Michael Feathers is the founder and Director of R7K Research & Conveyance, a company specializing in software and organization design. Prior to forming R7K, Michael was the Chief Scientist of Obtiva and a consultant with Object Mentor International. Over the years, Michael has spent a great deal of time helping teams after design over time in code bases. Michael is also the author of the book Working Effectively with Legacy Code (Prentice Hall, 2004).

  • Simon Hildrew

    Simon Hildrew


    Day 3 (Friday) — 13:45 - 14:25Download slidesDelivering Continuous Delivery Continuously

    Delivering Continuous Delivery Continuously

    Over the last few years the Guardian has built up a set of tools (commercial and in house) that allows developers to build fully integrated continuous delivery pipelines in minutes rather than hours or even days. This reflects a change on the ground where developers have geared up to take on far more operational responsibility whilst operations have taken on a consultancy role to the developers.

    At the heart of this has been the creation of an in house deployment tool that streamlines what was previously a set of manual steps (with too many opportunities for humans to type “yes↵”) into a self service web application with an API and easy integration with the build system.

    This talk will go through the tools and processes that have been created to make continuous delivery easy and show that:
    • By providing tools that let developers deploy whilst keeping operations in the loop we reduce time to deploy, can deploy more frequently and allow operations to spend their time more usefully
    • By providing tools that are easy to chain together in different ways, users are able to experiment and try new things

    Simon Hildrew started out as a Java developer but was sucked into operations at a startup. Later on, after heading up the operations team at the Guardian for a couple of years, he hired someone else to do that and set about solving some of the challenges of an organisation with an ever increasing desire to adopt a devops culture. To that end he has spent the last two years working with both developers and operations in areas of monitoring, deployment and provisioning and created a handful of tools along the way.

  • Michael Nygard

    Michael Nygard

    Cognitect Inc.

    Exploiting Loopholes in CAP

    Exploiting Loopholes in CAP

    By now, we've all learned the summary version of CAP: choose at most two from "Consistency", "Availability", and "Partition-tolerance." It's usually framed as a binary choice between C and A, with P as the unavoidable reality. It turns out that the proof of CAP is very, very specific. We'll look at what it really says, and we will find loopholes big enough to drive a truck through. By exploring CAP at a deeper level, you will learn how to engineer practical, real-world systems with desirable features. After this talk, you will combine your theoretical understanding with your domain knowledge to make thoughtful choices in your distributed systems.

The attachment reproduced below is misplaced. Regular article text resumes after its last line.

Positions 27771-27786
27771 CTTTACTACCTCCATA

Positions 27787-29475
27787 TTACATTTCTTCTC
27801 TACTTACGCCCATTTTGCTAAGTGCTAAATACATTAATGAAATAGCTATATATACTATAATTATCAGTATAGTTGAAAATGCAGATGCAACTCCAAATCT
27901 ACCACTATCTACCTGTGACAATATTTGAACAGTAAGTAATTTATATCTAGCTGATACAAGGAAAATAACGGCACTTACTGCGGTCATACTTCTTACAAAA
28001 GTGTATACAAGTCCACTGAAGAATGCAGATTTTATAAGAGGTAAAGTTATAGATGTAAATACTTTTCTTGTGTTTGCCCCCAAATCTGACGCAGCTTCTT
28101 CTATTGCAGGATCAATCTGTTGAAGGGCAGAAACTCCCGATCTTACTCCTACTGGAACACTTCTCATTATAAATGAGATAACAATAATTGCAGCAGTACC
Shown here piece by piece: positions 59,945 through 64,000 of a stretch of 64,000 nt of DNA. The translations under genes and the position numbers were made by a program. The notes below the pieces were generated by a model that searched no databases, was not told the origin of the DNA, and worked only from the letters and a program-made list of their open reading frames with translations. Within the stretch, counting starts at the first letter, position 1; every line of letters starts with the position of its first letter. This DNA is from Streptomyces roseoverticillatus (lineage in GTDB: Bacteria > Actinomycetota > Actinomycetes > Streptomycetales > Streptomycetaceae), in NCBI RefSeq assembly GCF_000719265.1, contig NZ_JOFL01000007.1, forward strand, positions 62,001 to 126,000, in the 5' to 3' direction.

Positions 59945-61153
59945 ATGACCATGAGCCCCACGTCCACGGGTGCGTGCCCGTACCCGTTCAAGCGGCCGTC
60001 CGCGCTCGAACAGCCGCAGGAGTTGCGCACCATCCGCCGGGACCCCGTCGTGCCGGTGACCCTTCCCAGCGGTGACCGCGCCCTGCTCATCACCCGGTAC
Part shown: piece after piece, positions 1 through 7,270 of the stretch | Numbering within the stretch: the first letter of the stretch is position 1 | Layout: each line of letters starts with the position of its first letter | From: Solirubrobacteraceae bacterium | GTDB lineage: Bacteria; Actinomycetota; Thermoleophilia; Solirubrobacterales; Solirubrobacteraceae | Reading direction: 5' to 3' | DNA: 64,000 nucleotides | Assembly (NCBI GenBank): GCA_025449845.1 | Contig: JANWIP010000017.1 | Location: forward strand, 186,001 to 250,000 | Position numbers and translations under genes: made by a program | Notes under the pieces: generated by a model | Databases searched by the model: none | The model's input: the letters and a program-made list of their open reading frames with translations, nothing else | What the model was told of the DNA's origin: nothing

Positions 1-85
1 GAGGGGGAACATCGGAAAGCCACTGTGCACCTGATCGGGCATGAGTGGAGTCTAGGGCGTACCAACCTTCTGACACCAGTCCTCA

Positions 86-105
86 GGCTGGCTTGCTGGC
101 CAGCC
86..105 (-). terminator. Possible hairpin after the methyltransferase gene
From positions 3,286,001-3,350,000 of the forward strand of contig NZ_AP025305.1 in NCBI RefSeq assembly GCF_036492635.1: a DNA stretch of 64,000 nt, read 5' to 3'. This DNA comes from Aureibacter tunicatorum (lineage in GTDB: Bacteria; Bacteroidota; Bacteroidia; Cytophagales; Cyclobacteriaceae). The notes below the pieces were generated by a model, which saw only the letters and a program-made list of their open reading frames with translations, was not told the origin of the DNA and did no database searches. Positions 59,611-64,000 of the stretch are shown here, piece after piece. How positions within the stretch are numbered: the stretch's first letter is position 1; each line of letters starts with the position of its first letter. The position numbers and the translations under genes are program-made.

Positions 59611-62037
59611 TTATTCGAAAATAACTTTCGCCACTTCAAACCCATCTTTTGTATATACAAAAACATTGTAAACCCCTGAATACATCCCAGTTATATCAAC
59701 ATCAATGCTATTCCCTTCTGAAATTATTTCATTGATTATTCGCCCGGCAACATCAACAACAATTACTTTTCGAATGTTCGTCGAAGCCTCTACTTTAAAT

Key messages:
    • Consistency is not just about your database.
    • The C in CAP is not the same as the C in ACID.

    Michael Nygard strives to raise the bar and ease the pain for developers around the world. He shares his passion and energy for improvement with everyone he meets, sometimes even with their permission. Living with systems in production taught Michael about the importance of operations and writing production-ready software. Highly-available, highly-scalable commerce systems are his forte. Michael has written and co-authored several books, including "97 Things Every Software Architect Should Know" and the best seller "Release It!", a book about building software that survives the real world. Michael works for Cognitect Inc., the company behind Clojure, ClojureScript, Pedestal, and Datomic.

  • Mitchell Hashimoto

    Mitchell Hashimoto


    Day 2 (Thursday) — 13:45 - 14:25Vagrant, Packer, Consul: Maximum Potency DevOps

    Vagrant, Packer, Consul: Maximum Potency DevOps

    In 2013, we saw the introduction of many new DevOps tools and existing tools such as Vagrant saw some huge improvements and features added. With all this change, its hard to keep up with not only what has changed, but how to use these changes and what benefits they have.

    This talk begins by briefly introducing a handful of my own tools: Vagrant, Packer, and Consul. I talk about what their purpose is, some of their latest features, and who is using these tools. I then continue to show how these tools can be used along with other software such as Docker to create some truly amazing development and production stacks. For production stacks, I discuss the benefits of using some of these tools over existing options, and for development stacks, I show how Vagrant improves process and workflow to help streamline the entire process from development through to production.

    Mitchell is best known as the creator of Vagrant, Packer, and Consul. Mitchell is the founder of HashiCorp, a company that builds powerful and elegant DevOps tools. He is also an O’Reilly author and professional speaker. He is one of the top GitHub users by followers, activity, and contributions. “Automation obsessed,” Mitchell solves problems with as much computer automation as possible.

  • Nat Pryce // Steve Freeman

    Independent Consultant // Springer Scientific, Zuhlke Engineering Ltd.

    Day 3 (Friday) — 11:40 - 12:20Download slidesBuilding on SOLID Foundations

    Building on SOLID Foundations

    Why can’t we just add a feature to our system without tearing the code apart or, worse, patching around it? It ought to take just a few lines. We know the code is supposed to be modular and coherent, but too often it just doesn’t turn out that way.